- Associated Press - Monday, May 25, 2015

GEORGETOWN, Ky. (AP) - Some were racetrack winners and descendants of racing royalty, while others were also-rans or never raced at all. All 11 thoroughbreds were remembered in a Memorial Day service in Kentucky horse country.

The horses died in the past year after being retired to Old Friends farm.

On a day to remember loved ones and military veterans, dozens of people gathered at the farm’s cemetery to pay tribute to their four-legged friends in a state that prides itself as the world’s horse capital.

It’s become an annual ceremony, a way for the staff and friends to formally say goodbye to the horses who lived out their lives on the retirement farm. The ceremony begins with a final “call to post” and ends with participants raising glasses of Kentucky bourbon to the departed horses.

“They were old friends, good friends, cherished friends who are now departed but live on in our hearts and minds,” Bill Mooney, a longtime turf writer, said before eulogizing each thoroughbred.

There were tears and laughter as some participants gave their own eulogies to their favorite horses.

The farm’s most famous resident, former Kentucky Derby and Preakness winner Silver Charm, stood along the fence of a neighboring paddock and looked over at the ceremony.

The horses were remembered for their personalities and quirks as much as for their racing careers. Some lived out their years at the farm after being saved from the slaughterhouse.

Creator, a striking chestnut who died at age 29, was known for his fondness of strawberries and pears. Flowers and strawberries were placed Monday at his marker that recounted his racing career.

Carole Oates, assistant manager at Old Friends, remembered the sweet disposition of Ava Lotta Hope, who died at age 27. Oates was presented a halter that was ordered for the mare but arrived after her death.

“I miss her little face,” Oates said.

For a while at the farm, Ava Lotta Hope - who won twice in 18 races and had little more success as a broodmare - was low horse on the pecking order in her paddock, getting picked on by other mares, Oates said.

Oates grew attached to Ava Lotta Hope and routinely gave her extra food.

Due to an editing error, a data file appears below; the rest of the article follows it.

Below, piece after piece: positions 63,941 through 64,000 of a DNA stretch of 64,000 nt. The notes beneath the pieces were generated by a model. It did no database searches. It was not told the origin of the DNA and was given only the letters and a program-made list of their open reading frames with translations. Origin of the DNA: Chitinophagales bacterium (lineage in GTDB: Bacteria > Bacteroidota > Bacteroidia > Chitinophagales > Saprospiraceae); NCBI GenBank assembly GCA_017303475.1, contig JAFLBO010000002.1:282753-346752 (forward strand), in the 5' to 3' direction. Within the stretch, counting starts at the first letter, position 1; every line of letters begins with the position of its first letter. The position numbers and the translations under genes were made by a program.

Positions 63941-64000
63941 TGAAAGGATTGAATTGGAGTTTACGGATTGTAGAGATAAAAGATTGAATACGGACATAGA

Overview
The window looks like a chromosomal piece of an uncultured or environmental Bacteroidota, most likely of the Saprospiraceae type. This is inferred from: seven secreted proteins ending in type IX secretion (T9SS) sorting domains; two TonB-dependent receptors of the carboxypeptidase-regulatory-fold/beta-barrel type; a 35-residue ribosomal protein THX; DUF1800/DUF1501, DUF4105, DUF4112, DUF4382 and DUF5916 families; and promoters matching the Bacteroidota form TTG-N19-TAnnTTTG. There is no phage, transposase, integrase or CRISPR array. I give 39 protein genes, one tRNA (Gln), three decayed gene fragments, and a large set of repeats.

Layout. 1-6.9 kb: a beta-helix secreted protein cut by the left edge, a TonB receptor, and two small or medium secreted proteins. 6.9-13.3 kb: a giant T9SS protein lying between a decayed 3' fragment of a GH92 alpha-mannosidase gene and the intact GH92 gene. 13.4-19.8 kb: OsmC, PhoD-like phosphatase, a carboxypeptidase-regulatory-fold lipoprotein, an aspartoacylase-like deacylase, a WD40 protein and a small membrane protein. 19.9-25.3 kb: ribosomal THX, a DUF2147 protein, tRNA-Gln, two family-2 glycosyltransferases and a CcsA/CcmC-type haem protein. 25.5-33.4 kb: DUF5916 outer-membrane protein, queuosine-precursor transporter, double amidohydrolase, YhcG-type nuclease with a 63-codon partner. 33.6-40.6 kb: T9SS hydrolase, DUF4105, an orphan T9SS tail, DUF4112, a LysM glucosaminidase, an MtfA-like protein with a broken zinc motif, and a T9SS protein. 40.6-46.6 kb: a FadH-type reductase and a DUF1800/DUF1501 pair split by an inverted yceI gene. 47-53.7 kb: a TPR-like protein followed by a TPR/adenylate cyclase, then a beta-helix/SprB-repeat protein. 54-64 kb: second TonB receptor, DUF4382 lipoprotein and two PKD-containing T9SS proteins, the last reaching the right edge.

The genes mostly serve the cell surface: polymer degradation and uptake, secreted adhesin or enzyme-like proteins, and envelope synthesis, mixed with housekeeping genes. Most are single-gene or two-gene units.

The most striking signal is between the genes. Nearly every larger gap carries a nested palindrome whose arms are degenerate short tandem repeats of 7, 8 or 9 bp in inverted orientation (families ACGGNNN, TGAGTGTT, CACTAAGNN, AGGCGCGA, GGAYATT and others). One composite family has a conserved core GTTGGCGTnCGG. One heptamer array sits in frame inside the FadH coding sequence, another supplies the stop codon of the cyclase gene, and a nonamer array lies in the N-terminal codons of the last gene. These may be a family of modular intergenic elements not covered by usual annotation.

“She would wait for me, and she would expect me to chase all the other mares away from her,” she said.

Ava Lotta Hope was moved to another paddock and bonded with the other mare there, Oates said.

Michael Blowen, the farm’s founder and president, became choked with emotion when mentioning Ogygian, who died at 31. The stallion was returned from Japan and became one of the farm’s foremost retirees.

Peter Willmott, a former owner of Williamstown, traveled from Chicago to pay tribute to the stallion, who died at age 25. Williamstown, a stakes winner in his own right, was a son of Triple Crown winner Seattle Slew.

“He looked the part,” Willmott recalled. “He was a good-looking horse.”

The oldest horse honored Monday was Clever Allemont, who died at age 32.

The one-time stakes winner had a long stud career but in 2008 was found in a slaughter pen, skinny and missing an eye. He was rescued and sent to Old Friends, where he lived out his life.

Some of the horses remembered Monday had distinguished racing careers.

Prized, who died at age 28, won the Breeders’ Cup Turf and stood as a stallion at farms in Kentucky, California and West Virginia. Kiri’s Clown, a son of Kentucky Derby winner Foolish Pleasure, won more than $1 million during his racing career. The stallion died at age 25.

Others were soon forgotten as racers but found a home at Old Friends.

Max a Million, a gelding who died at age 14, had 41 starts but won four times. Another gelding, Escapedfromnewyork, arrived at Old Friends unraced and unnamed as a 4-year-old. An online contest gave the horse his name, borrowed from a Kurt Russell movie. The horse died at age 10.

No matter their racing records, they all deserved to be remembered, Blowen said.

“They’re the essence of the whole sport,” he said. “Without them, there’s nothing.”

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